Cytori Therapeutics will expand the scope of its Habeo Cell Therapy (ECCS-50) for secondary Raynaud’s phenomenon to include patients with systemic lupus erythematosus and other autoimmune conditions in addition to scleroderma patients.
It made the decision after a pilot trial (NCT01813279) of the cell therapy helped 12 scleroderma patients reduce Raynaud’s symptoms. Reynaud’s is a disorder in which the fingers and toes have less blood circulation.
While secondary Raynaud’s phenomenon is most commonly associated with the skin disorder scleroderma, it is also a common feature of lupus and other diseases, such as rheumatoid arthritis and Sjogren’s syndrome. Cytori recently changed the name of the treatment from ECCS-50 to Habeo Cell Therapy.
“Habeo, pronounced ‘habēō,’ means ‘to hold’ in Latin,” John Harris, Cytori’s vce president and general manager of cell therapy, said in a press release. “The name embodies the promise that we believe Cytori Cell Therapy holds for patients with a number of disorders that affect the hand by potentially improving function, reducing pain, and restoring activities of daily living.”
Patients in the small trial experienced 90 percent reductions in their Raynaud’s Condition Score after 36 months. The scale measures the difficulties that patients experience.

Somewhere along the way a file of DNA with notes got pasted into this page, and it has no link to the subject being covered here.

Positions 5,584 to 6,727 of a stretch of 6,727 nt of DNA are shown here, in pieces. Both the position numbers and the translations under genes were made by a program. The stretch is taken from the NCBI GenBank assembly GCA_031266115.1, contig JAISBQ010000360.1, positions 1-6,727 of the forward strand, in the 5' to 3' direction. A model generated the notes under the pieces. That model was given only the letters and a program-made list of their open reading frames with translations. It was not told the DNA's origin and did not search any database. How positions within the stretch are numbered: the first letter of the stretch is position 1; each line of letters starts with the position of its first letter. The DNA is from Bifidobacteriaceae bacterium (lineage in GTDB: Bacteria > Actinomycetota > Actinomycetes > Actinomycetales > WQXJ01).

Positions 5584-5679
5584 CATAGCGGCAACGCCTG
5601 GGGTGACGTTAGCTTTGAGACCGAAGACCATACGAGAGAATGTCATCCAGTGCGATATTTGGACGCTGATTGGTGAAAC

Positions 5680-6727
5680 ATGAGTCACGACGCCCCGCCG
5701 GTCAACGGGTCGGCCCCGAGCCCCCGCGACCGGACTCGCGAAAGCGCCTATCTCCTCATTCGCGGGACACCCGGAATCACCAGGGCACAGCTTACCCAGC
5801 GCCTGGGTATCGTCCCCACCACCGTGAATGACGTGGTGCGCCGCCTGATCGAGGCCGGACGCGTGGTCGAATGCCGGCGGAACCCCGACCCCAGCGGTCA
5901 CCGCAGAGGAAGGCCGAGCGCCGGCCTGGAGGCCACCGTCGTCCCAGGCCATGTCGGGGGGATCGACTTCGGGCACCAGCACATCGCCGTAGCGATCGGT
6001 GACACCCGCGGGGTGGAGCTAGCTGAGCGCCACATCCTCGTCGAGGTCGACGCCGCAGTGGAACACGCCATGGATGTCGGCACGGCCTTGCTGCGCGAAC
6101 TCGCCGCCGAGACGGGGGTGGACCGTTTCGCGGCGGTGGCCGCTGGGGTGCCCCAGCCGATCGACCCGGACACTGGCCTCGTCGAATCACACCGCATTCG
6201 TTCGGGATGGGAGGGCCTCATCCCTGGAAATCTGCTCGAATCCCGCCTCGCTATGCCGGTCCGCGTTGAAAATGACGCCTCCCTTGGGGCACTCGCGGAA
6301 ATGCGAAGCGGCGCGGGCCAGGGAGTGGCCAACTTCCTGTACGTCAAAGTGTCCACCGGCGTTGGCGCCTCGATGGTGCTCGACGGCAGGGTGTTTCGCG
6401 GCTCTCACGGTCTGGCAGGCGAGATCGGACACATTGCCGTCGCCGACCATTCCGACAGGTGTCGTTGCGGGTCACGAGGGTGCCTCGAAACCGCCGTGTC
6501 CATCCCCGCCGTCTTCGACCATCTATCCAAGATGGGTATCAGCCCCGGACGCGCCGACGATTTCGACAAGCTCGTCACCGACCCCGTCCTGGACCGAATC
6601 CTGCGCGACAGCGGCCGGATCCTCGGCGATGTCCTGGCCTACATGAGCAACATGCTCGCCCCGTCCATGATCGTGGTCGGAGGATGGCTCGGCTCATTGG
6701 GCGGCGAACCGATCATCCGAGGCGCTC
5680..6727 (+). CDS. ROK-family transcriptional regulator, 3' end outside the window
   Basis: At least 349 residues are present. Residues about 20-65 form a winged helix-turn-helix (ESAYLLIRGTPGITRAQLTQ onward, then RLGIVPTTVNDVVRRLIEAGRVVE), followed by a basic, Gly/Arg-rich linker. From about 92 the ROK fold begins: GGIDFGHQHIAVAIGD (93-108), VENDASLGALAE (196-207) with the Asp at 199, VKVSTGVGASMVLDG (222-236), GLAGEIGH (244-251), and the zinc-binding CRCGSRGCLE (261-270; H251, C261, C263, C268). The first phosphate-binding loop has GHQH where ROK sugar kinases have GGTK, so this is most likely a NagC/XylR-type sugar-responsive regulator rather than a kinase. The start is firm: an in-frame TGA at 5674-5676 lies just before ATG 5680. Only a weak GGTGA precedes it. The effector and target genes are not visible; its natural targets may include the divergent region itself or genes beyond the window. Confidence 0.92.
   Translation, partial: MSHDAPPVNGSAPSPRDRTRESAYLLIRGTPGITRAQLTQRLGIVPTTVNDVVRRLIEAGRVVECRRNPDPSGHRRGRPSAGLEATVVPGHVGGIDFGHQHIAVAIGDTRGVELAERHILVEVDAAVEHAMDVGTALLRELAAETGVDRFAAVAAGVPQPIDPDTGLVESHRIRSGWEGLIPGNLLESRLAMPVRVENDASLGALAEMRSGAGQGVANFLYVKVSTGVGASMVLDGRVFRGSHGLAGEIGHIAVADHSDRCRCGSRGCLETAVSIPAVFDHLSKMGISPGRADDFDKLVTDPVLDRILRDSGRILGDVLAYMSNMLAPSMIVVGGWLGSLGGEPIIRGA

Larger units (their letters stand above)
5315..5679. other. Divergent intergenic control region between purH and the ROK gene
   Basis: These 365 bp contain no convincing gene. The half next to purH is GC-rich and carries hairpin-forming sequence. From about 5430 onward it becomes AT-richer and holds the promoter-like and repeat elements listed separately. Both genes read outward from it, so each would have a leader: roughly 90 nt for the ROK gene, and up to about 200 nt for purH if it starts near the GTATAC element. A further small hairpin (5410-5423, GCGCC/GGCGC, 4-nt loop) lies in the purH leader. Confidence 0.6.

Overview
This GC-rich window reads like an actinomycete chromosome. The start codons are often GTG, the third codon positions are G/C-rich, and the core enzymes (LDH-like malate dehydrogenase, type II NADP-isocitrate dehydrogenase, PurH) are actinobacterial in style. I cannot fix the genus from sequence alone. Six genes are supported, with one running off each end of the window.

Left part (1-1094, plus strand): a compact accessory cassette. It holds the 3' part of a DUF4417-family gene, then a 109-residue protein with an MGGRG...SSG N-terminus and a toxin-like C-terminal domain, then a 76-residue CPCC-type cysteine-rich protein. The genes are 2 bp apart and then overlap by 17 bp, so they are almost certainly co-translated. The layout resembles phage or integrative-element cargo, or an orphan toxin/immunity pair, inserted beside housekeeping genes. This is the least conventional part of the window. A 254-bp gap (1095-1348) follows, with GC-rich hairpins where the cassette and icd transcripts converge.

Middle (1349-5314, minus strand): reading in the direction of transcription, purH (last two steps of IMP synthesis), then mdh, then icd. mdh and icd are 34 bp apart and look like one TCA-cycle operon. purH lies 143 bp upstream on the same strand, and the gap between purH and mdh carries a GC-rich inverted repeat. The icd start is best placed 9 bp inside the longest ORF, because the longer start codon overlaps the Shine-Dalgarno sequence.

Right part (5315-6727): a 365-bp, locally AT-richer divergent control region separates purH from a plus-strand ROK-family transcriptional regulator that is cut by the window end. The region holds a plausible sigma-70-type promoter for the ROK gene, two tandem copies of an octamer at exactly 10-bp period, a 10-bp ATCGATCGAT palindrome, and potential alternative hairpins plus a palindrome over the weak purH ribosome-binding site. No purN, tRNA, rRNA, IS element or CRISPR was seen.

Cytori previously reported patient benefits in six- and 24-month analyses.
Earlier data, although limited, also suggested that the cell-based treatment improved blood-vessel structure, hand color, and other measures of blood-vessel function.
“Pilot trial data suggest that our ECCS-50 cellular therapeutic may help to address secondary Raynaud’s phenomenon symptoms and other autoimmune and inflammatory conditions of the hand,” said Dr. Marc H. Hedrick, Cytori President and CEO. “Our plan is to leverage published and ongoing preclinical and clinical data to expand our investigation of ECCS-50 to a much larger patient population with secondary RP under the new Habeo brand name.”
Cytori uses a stem cell in fat tissue in its cell-therapy applications. The treatments are being tested under a number of conditions. Two trials involve scleroderma patients with Raynaud’s phenomenon.
The Phase 3 STAR trial (NCT02396238) is testing the cell therapy on hand problems, including Raynaud’s, in 88 U.S. scleroderma patients. The Phase 2 SCLERADEC II (NCT02558543) trial involves three clinics in France.
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